Eleanor of Aquitaine and her husband King Henry II ruled over England and much of western France in the twelfth century. It was a time of knights, castles, and fighting chickens.
At that time, English ships often stopped at the port of La Rochelle near the tranquil fishing village of Marans in France for supplies. One of the cargos they often unloaded was the victorious roosters from the shipboard cockfights.
The hardy roosters of course fell in love with the local French hens which lived in the swampy farmlands. Those fighting cocks had quite different colors from the local hens. The hens conceived from these pairings in turn laid rusty red, maroon, and dark chocolate brown colored eggs.
It sounds like a fairy tale! And the Easter rabbit will have some stiff competition with these hens laying their pre-colored eggs in your garden.
Proud, Champion Birds with a Thousand Year History
Dressed like French nobility from medieval days, the Black Copper Marans are in their full regalia from their comb to their cape, back, saddle, and iridescent tail feathers — all the way down to their feathered feet. Yes! Feathered Feet.
From those fighting shipboard cocks and the French country hens, come today’s Marans chickens, to which the proud attitude and the massive figure testify. It’s truly a wonder to watch them grow from chick to pullet to hen or rooster. They’re like the shapeshifter of the backyard chickens.
We’ve sourced our champion bloodline Black Copper Marans from Greenfire Farms – the hatchery we trust the most.
Robust Chickens that Care for Themselves
Marans are curious and peaceful chickens that definitely know their keepers and come up to them. As a breed, Marans are robust and lively and like to run outdoors to find most of their own food. They can easily run around and take care of themselves. They are also suitable if they are to run in the garden and you leave them alone.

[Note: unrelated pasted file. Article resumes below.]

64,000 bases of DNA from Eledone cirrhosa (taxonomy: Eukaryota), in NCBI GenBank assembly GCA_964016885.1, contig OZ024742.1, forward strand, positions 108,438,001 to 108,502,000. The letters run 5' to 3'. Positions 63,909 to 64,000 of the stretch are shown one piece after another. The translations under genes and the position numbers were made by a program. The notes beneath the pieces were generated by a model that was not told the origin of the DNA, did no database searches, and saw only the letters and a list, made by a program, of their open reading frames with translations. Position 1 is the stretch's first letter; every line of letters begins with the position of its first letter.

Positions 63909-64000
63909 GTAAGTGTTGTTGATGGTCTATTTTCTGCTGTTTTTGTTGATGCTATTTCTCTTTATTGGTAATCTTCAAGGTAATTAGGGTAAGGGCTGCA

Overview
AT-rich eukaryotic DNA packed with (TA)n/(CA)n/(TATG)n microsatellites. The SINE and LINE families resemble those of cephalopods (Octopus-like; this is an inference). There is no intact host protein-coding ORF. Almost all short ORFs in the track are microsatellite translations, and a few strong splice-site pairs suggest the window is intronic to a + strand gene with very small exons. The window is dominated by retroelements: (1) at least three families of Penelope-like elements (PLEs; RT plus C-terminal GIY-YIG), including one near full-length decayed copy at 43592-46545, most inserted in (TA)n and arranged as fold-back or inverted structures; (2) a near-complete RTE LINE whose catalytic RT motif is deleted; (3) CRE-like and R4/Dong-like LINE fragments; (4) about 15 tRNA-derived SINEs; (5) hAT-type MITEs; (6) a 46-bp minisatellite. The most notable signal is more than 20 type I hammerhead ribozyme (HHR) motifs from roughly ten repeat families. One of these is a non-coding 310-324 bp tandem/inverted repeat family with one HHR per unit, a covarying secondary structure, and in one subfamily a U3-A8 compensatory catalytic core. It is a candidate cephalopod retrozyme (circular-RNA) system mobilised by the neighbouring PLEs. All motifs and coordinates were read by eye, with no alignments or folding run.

Marans can also be kept in an outdoor enclosure. Since they can fly very well for chickens, the enclosure must be planned accordingly. Here we mean “higher.”
“Did someone say garden? Yes! We’ve found the same people who love organic gardening see the value in backyard chickens. Plus, you can grow veggies to feed your chickens.”
Red Egg Layers — a Cross Between Chocolate and White Layers
Among laying hens, Marans have a unique selling point: they lay large, extremely dark, red-brown eggs, also called chocolate eggs. This is true at least for young laying hens at the beginning of the laying season. After a few weeks and with age, the eggs generally become lighter.
Eggs can be reddish brown, rusty brown, maroon, chocolate brown or dark brown in color. There are many Marans eggs with quite a few darker speckled or irregularly spotted spots in addition to the uniform ones.
In addition to the Marans, the Barnevelder and Welsumer chicken breeds also lay quite dark eggs, though the eggs of the Marans are still significantly darker.
In Days of Yore, We Ate So Much More
The average American eats about 280 eggs a year. But 100 years ago we ate more than 500 eggs a year! Did everybody have backyard chickens back then?
Marans hens lay about 200 large-sized, chocolate-red colored eggs a year. That’s enough eggs so you won’t run out of Pizza Frittatas any time soon!
However, you’ll need another hen or two if you’re going to supply the kids with Easter eggs!
Bring a Taste of France to Your Table — Bonne appétit!
When searching for backyard chickens, your family should consider this gorgeous breed. The chicks mature in about 8 months slightly longer than the 18-week average. They lay about 3 eggs a week, just perfect for that wonderful French Omelette Julia Childs taught us how to make. The hens weigh 6 pounds and the roosters weigh 8 pounds.
You don’t need roosters in order for Black Copper Marans to lay eggs either. This is good news for municipalities that don’t allow roosters but allow hens.
Graywhale Farms has a mission to bring the country to the city, making families in the Midwest healthy and happy.
From our hatchery to your homestead.
Made in Door County.